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Searching for the Evidence:
    PubMed (Medline)
        Susan Fowler, MLIS
         Medical Librarian
        Fowler@wust...
PubMed (Medline)
   • Free resource developed and maintained by the 
     National Center for Biotechnology Information (N...
Access
  Be sure to access PubMed from becker.wustl.edu to take advantage of
  library links to full text.
Create a My NCBI Account
Create a My NCBI Account, cont…
MeSH = Medical Subject Headings

                         Choose MeSH
                              from 
                ...
MeSH in PubMed

Enter your search terms one at a time…
MeSH cont…



             Choose the most 
                applicable 
               MeSH terms
MeSH cont…
 You have not searched the literature yet. Searching MeSH is akin to
 searching a thesaurus for the best term.
...
MeSH cont…
 Once you click “Search PubMed” you will have searched that term in all the
 citations in the Medline database....
Advanced Search 
Once you have searched each term separately, go to advanced search to
combine them.
Advanced Search, cont… 


                     Enter search 
                     numbers and 
                    combine...
Limits
Limits cont…
For the most clinically applicable articles, limit to “Humans,” “English,” and 
“Type of Article”
Type of Article Suggestions

Tier 1                      Tier 2
                            •   Clinical Trial
 • Meta‐Ana...
Accessing Full‐Text Articles




  Avoid clicking on publisher icons unless they explicitly state that they are free or 
 ...
Accessing Full‐Text Articles, cont…




 It is likely that your institution’s library has facilitated link‐out in PubMed t...
Send To                                                        From “Send to” drop 
                                      ...
PubMed (MedLine)

 PubMed advantages                PubMed disadvantages
    – Free to search                 – Still have...
More PubMed Tutorials
PubMed has tutorials available from their site…
20 Minutes
      If 20 minutes have passed and you still have not found what you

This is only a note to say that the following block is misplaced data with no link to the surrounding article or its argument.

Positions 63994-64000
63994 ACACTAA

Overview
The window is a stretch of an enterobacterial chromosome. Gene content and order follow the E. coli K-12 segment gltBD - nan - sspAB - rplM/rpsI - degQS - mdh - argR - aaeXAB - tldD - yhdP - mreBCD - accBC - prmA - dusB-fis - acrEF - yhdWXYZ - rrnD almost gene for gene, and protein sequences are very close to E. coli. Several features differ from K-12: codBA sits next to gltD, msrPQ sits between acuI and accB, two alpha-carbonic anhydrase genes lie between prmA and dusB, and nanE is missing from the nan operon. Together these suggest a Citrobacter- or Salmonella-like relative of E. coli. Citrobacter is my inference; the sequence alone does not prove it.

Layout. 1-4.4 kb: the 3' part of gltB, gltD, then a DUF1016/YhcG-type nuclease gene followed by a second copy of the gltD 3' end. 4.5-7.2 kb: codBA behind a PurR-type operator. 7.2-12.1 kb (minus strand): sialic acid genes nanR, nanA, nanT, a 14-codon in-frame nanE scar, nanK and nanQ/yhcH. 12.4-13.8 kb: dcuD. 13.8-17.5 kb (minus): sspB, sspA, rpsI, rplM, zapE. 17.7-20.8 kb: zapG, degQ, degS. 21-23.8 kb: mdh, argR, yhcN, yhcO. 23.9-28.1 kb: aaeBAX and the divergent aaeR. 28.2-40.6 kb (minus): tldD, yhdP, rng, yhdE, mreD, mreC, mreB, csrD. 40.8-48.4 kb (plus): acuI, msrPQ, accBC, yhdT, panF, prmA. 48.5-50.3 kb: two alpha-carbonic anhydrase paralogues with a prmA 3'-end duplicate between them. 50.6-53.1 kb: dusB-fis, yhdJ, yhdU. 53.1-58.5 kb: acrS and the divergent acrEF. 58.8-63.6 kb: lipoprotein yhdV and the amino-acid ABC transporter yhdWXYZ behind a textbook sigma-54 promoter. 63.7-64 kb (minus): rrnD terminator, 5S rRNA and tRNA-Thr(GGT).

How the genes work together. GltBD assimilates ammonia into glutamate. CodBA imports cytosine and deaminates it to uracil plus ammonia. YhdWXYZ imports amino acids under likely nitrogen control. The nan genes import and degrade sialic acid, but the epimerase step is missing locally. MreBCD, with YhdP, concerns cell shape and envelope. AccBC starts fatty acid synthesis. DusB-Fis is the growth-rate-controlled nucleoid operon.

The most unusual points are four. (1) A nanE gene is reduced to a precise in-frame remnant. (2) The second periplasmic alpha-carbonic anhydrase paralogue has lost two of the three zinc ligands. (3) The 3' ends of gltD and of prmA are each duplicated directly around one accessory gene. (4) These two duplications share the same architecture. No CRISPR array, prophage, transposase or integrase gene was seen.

are looking for, stop and ask for h...
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Ebm pub med

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Transcript of "Ebm pub med"

  1. 1. Searching for the Evidence: PubMed (Medline) Susan Fowler, MLIS Medical Librarian Fowler@wustl.edu 314‐362‐8092 pg: 314‐360‐1069
  2. 2. PubMed (Medline) • Free resource developed and maintained by the  National Center for Biotechnology Information (NCBI),  at the U.S. National Library of Medicine (NLM), located  at the National Institutes of Health (NIH). • 20 million citations for biomedical literature from  MEDLINE, life science journals, and online books.  – 5,400 worldwide journals in 60 languages • Covers 1947 to the present with some older material.
  3. 3. Access Be sure to access PubMed from becker.wustl.edu to take advantage of library links to full text.
  4. 4. Create a My NCBI Account
  5. 5. Create a My NCBI Account, cont…
  6. 6. MeSH = Medical Subject Headings Choose MeSH from  Pull Down Menu
  7. 7. MeSH in PubMed Enter your search terms one at a time…
  8. 8. MeSH cont… Choose the most  applicable  MeSH terms
  9. 9. MeSH cont… You have not searched the literature yet. Searching MeSH is akin to searching a thesaurus for the best term. Send to Search Box
  10. 10. MeSH cont… Once you click “Search PubMed” you will have searched that term in all the citations in the Medline database. Click “Search PubMed”
  11. 11. Advanced Search  Once you have searched each term separately, go to advanced search to combine them.
  12. 12. Advanced Search, cont…  Enter search  numbers and  combine using  Boolean operators.
  13. 13. Limits
  14. 14. Limits cont… For the most clinically applicable articles, limit to “Humans,” “English,” and  “Type of Article”
  15. 15. Type of Article Suggestions Tier 1 Tier 2 • Clinical Trial • Meta‐Analysis • Clinical Trial, Phase I • Practice Guideline • Clinical Trial, Phase II • Clinical Trial, Phase III • Randomized Controlled  • Clinical Trial, Phase IV Trial • Comparative Study • Controlled Clinical Trial • Review • Research Support, N.I.H., Extramural • Research Support, N.I.H., Intramural • Guideline • Research Support, Non‐U.S. Gov't • Research Support, U.S. Gov't, Non‐P.H.S. • Multicenter Study • Research Support, U.S. Gov't, P.H.S.
  16. 16. Accessing Full‐Text Articles Avoid clicking on publisher icons unless they explicitly state that they are free or  unless you are willing to pay $ 35.00 ‐65.00 dollars per article. 
  17. 17. Accessing Full‐Text Articles, cont… It is likely that your institution’s library has facilitated link‐out in PubMed to link you  directly to articles from journals to which they subscribe to. It is also likely that your institution’s library has an Inter‐Library Loan service that will  “borrow” the article you want from another library for you for a small charge (certainly  less then $35.00!) or for free.   Contact your librarian and find out what services are available and how to use them. 
  18. 18. Send To From “Send to” drop  down menu, choose  “E‐mail” You can email your results to yourself and your colleagues. 
  19. 19. PubMed (MedLine) PubMed advantages PubMed disadvantages – Free to search – Still have to appraise articles  – Searches same content as  once located Ovid MedLine – Adjacency searching is not  available
  20. 20. More PubMed Tutorials PubMed has tutorials available from their site…
  21. 21. 20 Minutes If 20 minutes have passed and you still have not found what you are looking for, stop and ask for help. • 660 S. Euclid • St. Louis Children’s Hospital 314‐362‐7085 Lauren Yaeger, 314‐454‐2768 Susan Fowler, 314‐362‐8092 yaegerl@wustl.edu Pg: 314‐360‐1069 fowler@wustl.edu • BJ North, Rothschild  Medical Library Reka Kozak, 314‐454‐7208 kozakr@wustl.edu
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